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Re: Reflexivity and antisymmetry uses cases?

From: Dave Reynolds <der@hplb.hpl.hp.com>
Date: Wed, 17 Jan 2007 12:02:54 +0000
Message-ID: <45AE106E.7050105@hplb.hpl.hp.com>
To: Gerd Wagner <wagnerg@tu-cottbus.de>
CC: public-owl-dev@w3.org

Gerd Wagner wrote:
>> 3) A certain skirting around the issue of how RDF and OWL semantics  
>> differ from the usual database view of the world. Domain and Range  
>> are a constant source of confusion. Open world assumptions also  
>> makes, e.g. cardinality restrictions, not behave the way one would  
>> expect them to. I think the choice of open world assumption is well  
>> motivated, 
> 
> Is it really (in all cases)?
> 
> I don't think that there was ever any deliberate design decision
> in favor of the "open world assumption" (OWA) versus the CWA in
> the making of OWL. The OWA is just in the baggage of classical 
> mathematical logic, so if you stick to that formalism, you get 
> it for free (without having any chance to reject or weaken it).

In RDF OWA was a deliberate design decision based on the intended use 
case of representing distributed web information. On the web you expect 
to often have partial information from one source and never know what 
other assertions might be "out there" that you haven't yet taken into 
account but might do so in the future.

Indeed the ability to have both partial models and to have models which 
have extra unexpected assertions have been key benefits for us in 
several of our applications.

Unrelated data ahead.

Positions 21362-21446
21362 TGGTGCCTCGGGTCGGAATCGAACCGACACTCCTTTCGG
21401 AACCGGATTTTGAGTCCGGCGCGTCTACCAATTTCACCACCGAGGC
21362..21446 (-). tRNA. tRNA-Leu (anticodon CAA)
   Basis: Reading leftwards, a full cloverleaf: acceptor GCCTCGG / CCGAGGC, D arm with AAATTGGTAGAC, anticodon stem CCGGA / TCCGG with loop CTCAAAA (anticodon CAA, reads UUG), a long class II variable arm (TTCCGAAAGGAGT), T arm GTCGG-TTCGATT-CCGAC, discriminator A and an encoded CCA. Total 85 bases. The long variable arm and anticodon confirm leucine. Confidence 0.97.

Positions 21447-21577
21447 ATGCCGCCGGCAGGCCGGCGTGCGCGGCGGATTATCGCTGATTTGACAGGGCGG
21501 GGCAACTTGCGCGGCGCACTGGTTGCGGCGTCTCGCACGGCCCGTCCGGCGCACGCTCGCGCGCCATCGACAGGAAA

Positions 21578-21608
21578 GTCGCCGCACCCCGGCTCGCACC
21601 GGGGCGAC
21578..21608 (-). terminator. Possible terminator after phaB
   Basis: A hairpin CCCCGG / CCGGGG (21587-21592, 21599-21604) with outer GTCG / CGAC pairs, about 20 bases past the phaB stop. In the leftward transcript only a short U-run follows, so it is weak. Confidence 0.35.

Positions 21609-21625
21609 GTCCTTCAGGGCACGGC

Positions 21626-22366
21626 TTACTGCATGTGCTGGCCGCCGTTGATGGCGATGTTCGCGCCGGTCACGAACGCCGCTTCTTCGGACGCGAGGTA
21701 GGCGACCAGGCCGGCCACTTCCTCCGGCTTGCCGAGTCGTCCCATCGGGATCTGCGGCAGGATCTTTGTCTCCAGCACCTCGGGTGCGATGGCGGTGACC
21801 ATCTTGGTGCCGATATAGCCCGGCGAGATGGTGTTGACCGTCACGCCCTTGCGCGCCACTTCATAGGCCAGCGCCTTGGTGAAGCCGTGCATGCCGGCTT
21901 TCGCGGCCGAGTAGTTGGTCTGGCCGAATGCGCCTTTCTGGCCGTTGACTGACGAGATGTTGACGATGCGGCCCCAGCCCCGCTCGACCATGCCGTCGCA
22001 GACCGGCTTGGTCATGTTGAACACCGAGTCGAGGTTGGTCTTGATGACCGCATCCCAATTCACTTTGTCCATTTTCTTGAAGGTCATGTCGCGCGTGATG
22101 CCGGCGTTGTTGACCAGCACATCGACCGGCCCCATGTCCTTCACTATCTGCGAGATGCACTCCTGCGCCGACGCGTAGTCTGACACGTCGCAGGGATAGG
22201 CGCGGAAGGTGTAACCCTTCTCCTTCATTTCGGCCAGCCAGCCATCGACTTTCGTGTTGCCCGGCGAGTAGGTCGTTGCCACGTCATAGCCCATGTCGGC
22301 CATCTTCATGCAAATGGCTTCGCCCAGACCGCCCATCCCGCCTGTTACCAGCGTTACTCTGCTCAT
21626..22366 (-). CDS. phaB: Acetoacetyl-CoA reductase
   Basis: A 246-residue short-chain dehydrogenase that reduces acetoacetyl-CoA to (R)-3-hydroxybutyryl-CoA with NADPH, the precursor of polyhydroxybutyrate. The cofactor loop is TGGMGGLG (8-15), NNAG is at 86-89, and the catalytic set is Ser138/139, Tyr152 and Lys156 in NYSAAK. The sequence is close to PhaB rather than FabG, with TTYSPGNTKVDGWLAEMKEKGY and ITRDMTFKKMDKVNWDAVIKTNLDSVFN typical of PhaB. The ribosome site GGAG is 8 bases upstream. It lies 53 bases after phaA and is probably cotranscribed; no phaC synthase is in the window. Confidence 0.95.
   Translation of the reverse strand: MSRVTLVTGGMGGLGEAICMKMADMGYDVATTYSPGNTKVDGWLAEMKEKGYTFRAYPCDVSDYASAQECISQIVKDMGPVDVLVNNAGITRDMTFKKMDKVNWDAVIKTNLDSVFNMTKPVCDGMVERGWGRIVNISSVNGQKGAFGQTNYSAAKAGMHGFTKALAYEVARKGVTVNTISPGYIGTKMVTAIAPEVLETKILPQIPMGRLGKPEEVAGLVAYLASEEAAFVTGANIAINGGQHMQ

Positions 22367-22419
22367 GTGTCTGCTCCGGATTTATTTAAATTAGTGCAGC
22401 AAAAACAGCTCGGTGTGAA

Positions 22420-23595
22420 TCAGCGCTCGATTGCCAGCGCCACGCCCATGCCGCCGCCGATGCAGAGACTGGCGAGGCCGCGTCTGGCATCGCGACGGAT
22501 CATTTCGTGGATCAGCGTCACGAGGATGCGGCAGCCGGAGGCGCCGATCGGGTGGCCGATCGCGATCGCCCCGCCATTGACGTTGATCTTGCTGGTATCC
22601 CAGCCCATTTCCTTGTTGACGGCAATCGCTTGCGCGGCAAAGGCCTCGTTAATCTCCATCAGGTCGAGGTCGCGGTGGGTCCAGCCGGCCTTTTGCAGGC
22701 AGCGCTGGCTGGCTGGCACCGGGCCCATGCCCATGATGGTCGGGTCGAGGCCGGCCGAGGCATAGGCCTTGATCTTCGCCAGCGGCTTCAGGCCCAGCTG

That said the ability to perform closed world checking at certain points 
in an application can also be useful which is why we also support tools 
that help with this.

>> but we do need some ability to do closed-world reasoning  
>> such as constraint checking, and from a messaging point of view a  
>> more head-on approach to discussing  how and why both OWL and RDF  
>> differ from databases.
> 
> Database languages, such as SQL, are based on computational
> experience and best practices. Their formalizations in
> computational logics do not imply the OWA. In fact, they
> seem to suggest a controlled co-existence of both the CWA
> and the OWA.
> 
> In order to help RDF and OWL to be more compatible with
> computational best practices (such as the distinction
> between facts, rules and constraints), it may be necessary
> to abandon/relax its strict classcial logic semantics.

Maybe but be careful not to throw the baby out with the bathwater.

Dave
Received on Wednesday, 17 January 2007 12:03:25 GMT

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